The Regiments success in Persia was demonstrated when they captured a German officer, Lieutenant Winkleman, who was attempting to reach the Amir of Afghanistan to convince him to rebel or start a Jihad, against the British in India.
Following the Russian Revolution the Regiment was sent to Trans Caspasia in May 1918 to assist the anti-revolutionary Mensheviks forces to fight the Bolsheviks. In April 1919 the regiment moved back to Meshed in Persia where it stayed fro seven months employed escorting convoys. In November 1919 the regiment started back for India and reached Lucknow in February 1920.
The regiment received the battle honors Merv and Persia 1915 for their services in the Great War.
Between the Wars
In 1921 the regiment left Lucknow for Dera Ismail Khan on the North West Frontier. From 1924 to 1929 it was stationed at Bolarum, followed by Sialkot then Jullunder until October 1933 when it moved to Loralai in Baluchistan. It stayed here until October 1935 when it moved back to Bolarum where it was at the start of World War 2.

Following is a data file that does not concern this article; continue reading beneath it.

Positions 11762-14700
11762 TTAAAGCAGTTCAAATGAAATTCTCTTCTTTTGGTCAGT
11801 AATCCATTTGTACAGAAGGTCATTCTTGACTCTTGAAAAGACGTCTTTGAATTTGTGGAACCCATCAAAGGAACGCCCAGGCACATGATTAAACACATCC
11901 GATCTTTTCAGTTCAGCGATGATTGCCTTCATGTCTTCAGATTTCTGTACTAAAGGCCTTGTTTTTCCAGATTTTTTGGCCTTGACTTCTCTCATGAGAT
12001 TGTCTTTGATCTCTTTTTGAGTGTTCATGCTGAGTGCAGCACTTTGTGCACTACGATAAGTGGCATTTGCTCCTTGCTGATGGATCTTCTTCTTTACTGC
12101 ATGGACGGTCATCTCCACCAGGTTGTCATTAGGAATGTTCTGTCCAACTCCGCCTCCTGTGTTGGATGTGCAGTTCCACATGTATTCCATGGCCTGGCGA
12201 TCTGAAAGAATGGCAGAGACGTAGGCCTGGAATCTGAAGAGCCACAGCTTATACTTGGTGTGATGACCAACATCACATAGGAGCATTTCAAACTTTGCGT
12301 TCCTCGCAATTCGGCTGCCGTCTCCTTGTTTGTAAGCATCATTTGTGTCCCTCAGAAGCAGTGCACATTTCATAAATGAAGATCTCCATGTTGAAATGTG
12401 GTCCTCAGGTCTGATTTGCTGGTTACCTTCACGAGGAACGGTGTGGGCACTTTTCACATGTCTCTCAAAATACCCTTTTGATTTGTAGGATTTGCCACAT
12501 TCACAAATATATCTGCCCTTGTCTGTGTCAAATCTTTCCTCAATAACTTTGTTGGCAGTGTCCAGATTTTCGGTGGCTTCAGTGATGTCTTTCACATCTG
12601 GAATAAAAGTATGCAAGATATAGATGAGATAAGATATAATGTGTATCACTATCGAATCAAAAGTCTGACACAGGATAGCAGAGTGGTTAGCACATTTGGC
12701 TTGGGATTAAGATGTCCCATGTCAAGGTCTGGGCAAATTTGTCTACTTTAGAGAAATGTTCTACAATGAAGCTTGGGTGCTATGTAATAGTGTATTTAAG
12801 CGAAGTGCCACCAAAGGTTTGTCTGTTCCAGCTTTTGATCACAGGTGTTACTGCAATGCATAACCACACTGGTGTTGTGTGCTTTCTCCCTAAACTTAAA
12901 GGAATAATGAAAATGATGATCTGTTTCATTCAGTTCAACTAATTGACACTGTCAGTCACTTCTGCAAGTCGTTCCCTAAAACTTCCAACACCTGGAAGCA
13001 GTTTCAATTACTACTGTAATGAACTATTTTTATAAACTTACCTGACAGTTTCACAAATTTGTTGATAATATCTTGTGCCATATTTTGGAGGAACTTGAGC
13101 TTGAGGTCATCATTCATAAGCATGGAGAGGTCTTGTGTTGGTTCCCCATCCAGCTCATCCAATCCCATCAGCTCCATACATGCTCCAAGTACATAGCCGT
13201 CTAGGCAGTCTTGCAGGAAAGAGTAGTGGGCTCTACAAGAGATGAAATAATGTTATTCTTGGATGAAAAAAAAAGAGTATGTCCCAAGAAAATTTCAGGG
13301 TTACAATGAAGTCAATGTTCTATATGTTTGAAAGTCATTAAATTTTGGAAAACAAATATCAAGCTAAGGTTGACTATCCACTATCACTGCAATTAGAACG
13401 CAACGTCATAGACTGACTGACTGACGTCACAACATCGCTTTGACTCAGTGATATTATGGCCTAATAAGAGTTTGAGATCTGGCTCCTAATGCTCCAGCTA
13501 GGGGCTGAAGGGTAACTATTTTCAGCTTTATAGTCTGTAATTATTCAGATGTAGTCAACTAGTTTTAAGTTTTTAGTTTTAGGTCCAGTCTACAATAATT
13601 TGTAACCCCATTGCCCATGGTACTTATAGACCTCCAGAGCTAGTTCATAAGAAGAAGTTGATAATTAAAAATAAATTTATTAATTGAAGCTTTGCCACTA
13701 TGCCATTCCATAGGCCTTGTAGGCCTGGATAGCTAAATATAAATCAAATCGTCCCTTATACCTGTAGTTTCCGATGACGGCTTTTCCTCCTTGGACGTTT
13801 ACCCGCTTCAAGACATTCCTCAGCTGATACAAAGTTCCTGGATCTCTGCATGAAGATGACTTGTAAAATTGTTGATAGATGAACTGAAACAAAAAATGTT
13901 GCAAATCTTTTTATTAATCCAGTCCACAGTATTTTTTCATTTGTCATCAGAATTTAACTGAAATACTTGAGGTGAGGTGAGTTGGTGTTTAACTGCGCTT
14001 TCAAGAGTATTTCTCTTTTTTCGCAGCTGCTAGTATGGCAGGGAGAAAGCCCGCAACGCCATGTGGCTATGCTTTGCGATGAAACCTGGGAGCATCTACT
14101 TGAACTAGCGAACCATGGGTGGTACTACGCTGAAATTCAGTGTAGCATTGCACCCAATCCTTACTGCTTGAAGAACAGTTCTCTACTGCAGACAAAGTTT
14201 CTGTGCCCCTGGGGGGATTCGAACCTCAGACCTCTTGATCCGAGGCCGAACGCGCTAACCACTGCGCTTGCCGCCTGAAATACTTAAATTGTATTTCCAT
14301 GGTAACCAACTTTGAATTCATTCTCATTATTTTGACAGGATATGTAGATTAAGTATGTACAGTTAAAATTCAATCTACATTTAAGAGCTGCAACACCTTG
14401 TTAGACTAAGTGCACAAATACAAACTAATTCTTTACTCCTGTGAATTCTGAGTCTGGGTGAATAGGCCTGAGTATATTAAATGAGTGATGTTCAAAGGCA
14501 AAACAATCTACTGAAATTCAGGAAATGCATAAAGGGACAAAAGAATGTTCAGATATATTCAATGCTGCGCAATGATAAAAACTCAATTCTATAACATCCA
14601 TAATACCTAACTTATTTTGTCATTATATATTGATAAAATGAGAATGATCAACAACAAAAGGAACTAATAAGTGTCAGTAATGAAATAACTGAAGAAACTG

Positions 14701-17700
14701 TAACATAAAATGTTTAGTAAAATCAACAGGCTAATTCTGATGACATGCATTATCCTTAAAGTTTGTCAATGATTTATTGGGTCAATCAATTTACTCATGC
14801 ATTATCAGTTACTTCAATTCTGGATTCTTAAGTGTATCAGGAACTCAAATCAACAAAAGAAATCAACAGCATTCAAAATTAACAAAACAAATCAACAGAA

In 1922 another reorganization saw the regiment renamed as the 7th Light Cavalry and the class composition was altered.
The same year the ‘Indianization’ of the Indian Army officer corps began in selected regiments. Initially in the cavalry the two unit's selected where the 7th Light Cavalry and the 16th Light Cavalry. The policy was such where by British officers would no longer be appointed to the regiment but Indians, initially trained at Royal Military College, Sandhurst and from 1932 onwards at the Indian Military Academy, Dehradun would be appointed instead. The first such officer was appointed in December 1923. By September 1939 of the 22 officers on the books of the regiment, 16 were Indian.
World War II
At the start of the Second World War the Regiment was stationed in Bolarum part of the 4th (Secunderabad) Cavalry Brigade they were brigaded with the: